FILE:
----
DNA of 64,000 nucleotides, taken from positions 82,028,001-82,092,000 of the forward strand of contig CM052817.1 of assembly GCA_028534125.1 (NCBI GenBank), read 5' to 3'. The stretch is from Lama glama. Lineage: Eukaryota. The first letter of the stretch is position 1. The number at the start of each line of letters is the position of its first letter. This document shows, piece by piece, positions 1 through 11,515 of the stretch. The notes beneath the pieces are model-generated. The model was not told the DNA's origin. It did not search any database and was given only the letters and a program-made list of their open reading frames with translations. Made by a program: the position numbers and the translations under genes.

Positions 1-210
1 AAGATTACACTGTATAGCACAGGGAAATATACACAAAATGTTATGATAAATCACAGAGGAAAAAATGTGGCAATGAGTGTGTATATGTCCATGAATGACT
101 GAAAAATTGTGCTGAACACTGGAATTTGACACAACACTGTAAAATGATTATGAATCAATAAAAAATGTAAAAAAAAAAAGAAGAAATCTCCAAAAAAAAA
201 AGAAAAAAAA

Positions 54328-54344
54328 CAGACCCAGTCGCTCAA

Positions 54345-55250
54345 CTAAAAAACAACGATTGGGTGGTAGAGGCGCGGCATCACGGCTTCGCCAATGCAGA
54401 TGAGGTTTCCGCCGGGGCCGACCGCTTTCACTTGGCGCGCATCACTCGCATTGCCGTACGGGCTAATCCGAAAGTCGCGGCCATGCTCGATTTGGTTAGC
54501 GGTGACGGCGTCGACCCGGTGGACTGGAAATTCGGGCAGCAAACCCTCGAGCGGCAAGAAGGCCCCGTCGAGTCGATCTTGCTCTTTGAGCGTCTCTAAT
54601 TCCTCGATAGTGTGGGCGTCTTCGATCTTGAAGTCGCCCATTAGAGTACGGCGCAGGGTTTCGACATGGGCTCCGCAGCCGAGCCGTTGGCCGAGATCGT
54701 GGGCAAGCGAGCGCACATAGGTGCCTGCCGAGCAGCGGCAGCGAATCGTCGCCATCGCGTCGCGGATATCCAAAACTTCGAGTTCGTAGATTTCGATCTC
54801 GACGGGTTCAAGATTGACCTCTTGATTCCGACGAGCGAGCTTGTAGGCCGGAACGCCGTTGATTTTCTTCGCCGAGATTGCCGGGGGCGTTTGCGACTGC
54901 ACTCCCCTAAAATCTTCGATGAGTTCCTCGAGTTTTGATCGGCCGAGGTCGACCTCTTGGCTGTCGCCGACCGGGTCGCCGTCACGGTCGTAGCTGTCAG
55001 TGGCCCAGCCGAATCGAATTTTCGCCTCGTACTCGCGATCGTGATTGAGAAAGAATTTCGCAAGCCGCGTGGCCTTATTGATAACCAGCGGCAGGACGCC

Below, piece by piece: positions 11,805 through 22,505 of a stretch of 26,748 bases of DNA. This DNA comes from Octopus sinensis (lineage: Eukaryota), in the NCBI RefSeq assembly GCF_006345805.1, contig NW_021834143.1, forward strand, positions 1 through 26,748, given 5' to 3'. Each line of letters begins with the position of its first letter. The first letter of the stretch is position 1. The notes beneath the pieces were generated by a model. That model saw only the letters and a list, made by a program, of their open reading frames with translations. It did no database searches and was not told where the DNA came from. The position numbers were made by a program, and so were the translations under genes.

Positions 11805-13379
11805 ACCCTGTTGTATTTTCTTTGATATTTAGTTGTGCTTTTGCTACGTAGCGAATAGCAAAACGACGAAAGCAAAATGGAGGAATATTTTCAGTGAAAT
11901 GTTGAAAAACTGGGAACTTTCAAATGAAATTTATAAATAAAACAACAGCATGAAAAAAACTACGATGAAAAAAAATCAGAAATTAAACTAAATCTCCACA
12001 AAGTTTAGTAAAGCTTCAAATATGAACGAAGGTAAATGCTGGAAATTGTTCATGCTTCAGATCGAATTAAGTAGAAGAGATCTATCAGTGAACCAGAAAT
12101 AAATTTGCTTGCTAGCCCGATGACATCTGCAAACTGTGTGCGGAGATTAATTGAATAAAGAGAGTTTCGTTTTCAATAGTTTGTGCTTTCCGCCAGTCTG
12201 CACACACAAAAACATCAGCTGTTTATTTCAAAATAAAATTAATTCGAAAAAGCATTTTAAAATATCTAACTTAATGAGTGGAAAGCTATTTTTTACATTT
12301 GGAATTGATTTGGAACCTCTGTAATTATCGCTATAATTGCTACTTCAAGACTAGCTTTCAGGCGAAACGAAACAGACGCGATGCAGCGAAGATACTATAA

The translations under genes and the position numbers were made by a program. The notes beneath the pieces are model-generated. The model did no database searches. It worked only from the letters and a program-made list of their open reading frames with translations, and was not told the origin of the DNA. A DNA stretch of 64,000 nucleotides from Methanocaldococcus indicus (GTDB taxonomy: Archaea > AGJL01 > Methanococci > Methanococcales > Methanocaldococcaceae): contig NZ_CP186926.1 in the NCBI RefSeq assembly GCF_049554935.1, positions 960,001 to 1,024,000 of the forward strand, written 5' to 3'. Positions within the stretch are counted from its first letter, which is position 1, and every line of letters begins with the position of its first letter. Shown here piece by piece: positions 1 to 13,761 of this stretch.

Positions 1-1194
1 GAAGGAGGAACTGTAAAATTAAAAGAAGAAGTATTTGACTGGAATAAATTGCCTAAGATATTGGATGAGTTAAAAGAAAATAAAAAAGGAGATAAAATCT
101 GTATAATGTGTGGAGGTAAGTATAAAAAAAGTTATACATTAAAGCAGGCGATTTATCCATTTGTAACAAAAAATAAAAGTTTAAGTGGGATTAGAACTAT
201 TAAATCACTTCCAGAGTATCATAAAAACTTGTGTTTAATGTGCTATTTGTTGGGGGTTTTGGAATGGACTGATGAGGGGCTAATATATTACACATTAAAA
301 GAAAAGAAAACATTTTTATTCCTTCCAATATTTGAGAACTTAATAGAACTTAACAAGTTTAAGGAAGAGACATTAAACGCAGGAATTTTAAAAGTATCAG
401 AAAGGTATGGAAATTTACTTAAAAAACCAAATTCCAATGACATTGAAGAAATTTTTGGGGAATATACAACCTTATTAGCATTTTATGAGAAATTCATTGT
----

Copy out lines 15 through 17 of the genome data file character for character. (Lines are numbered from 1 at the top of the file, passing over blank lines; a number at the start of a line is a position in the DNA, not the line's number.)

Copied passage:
54901 ACTCCCCTAAAATCTTCGATGAGTTCCTCGAGTTTTGATCGGCCGAGGTCGACCTCTTGGCTGTCGCCGACCGGGTCGCCGTCACGGTCGTAGCTGTCAG
55001 TGGCCCAGCCGAATCGAATTTTCGCCTCGTACTCGCGATCGTGATTGAGAAAGAATTTCGCAAGCCGCGTGGCCTTATTGATAACCAGCGGCAGGACGCC

Below, piece by piece: positions 11,805 through 22,505 of a stretch of 26,748 bases of DNA. This DNA comes from Octopus sinensis (lineage: Eukaryota), in the NCBI RefSeq assembly GCF_006345805.1, contig NW_021834143.1, forward strand, positions 1 through 26,748, given 5' to 3'. Each line of letters begins with the position of its first letter. The first letter of the stretch is position 1. The notes beneath the pieces were generated by a model. That model saw only the letters and a list, made by a program, of their open reading frames with translations. It did no database searches and was not told where the DNA came from. The position numbers were made by a program, and so were the translations under genes.